• Pedestrians or bicyclists will seek No-Fault benefits through their own policies or the policies of spouses or residents who live in the same home and, if no coverage is available through those sources, then through the Michigan Assigned Claims Plan. (MCL 500.3114(1); 500.3115)

Suing for medical, lost wages and property damage

If no car or truck is involved in an at-fault motorcycle accident, then Michigan’s No-Fault auto insurance law does not apply and, thus, benefits to cover medical bills and wage loss will not be available. Property damage will not be covered by the mini tort. Victims will sue the motorcyclist who caused the crash for these economic damages.

Who pays for a motorcyclist’s medical bills after they caused the crash?

If no car or truck is involved, then the motorcyclist who caused the crash will have to rely on his or her first-party medical benefits – assuming he or she purchased the coverage – to pay for accident related medical bills. Alternatively, the motorcyclist may rely on his or her health insurance. (MCL 500.3103(2); 257.658(5))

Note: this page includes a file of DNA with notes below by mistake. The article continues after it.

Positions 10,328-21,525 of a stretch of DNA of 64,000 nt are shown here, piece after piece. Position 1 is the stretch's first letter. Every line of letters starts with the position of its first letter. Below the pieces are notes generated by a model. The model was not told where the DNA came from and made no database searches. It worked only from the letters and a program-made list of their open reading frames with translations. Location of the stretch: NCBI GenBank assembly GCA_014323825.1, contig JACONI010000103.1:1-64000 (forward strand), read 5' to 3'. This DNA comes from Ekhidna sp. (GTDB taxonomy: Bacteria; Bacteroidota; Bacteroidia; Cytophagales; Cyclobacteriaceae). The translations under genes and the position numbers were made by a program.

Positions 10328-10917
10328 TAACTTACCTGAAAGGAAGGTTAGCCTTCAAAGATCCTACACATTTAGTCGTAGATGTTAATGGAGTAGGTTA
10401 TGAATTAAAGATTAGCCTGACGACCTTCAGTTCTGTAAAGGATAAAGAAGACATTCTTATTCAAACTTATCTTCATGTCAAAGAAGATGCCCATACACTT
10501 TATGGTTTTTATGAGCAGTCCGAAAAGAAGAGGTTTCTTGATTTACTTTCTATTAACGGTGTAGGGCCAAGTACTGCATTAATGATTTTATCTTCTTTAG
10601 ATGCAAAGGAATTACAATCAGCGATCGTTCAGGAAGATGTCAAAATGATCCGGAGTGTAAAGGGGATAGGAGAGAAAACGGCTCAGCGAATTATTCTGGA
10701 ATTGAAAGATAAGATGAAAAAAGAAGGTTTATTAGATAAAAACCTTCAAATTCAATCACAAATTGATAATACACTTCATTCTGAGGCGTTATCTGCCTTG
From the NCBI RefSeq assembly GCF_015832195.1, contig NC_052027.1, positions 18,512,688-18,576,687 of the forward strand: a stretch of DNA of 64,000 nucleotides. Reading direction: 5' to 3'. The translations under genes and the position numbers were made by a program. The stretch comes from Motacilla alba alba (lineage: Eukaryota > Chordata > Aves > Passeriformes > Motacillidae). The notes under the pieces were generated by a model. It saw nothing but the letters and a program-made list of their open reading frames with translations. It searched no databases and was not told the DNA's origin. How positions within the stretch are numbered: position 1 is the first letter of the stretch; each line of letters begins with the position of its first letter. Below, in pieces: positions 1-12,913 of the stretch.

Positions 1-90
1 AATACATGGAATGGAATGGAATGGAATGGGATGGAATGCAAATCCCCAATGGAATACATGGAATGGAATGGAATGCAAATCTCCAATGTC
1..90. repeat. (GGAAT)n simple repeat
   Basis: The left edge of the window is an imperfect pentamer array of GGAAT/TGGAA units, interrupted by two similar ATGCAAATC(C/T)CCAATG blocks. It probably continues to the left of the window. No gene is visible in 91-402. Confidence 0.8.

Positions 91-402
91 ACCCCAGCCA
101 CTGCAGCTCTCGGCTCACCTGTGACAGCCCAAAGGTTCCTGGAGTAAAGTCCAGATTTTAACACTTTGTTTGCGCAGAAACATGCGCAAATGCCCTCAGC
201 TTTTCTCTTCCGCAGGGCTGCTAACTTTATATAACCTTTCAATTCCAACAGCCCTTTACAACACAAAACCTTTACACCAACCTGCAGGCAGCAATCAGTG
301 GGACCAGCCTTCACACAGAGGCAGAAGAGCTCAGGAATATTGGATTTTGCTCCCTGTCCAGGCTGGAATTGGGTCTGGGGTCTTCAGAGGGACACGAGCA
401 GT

Will a motorcyclist’s liability insurance cover an at-fault motorcycle accident?

All motorcyclists in Michigan must have insurance that provides liability coverage if they cause an automobile crash that results in death, bodily injury and/or property damage. Although the law requires liability limits of $250,000/$500,000, motorcyclists can choose lower limits of $50,000/$100,000. (MCL 500.3103(1); 500.3009(1) and (5))

Need help? Call the attorneys at Michigan Auto Law

If you have been injured in an at-fault motorcycle accident and would like to speak with an experienced attorney, call toll free anytime 24/7 at (800) 777-0028 for a free consultation with one of our attorneys. You can also get help from an experienced accident attorney by emailing [email protected] or you can use the chat feature on our website.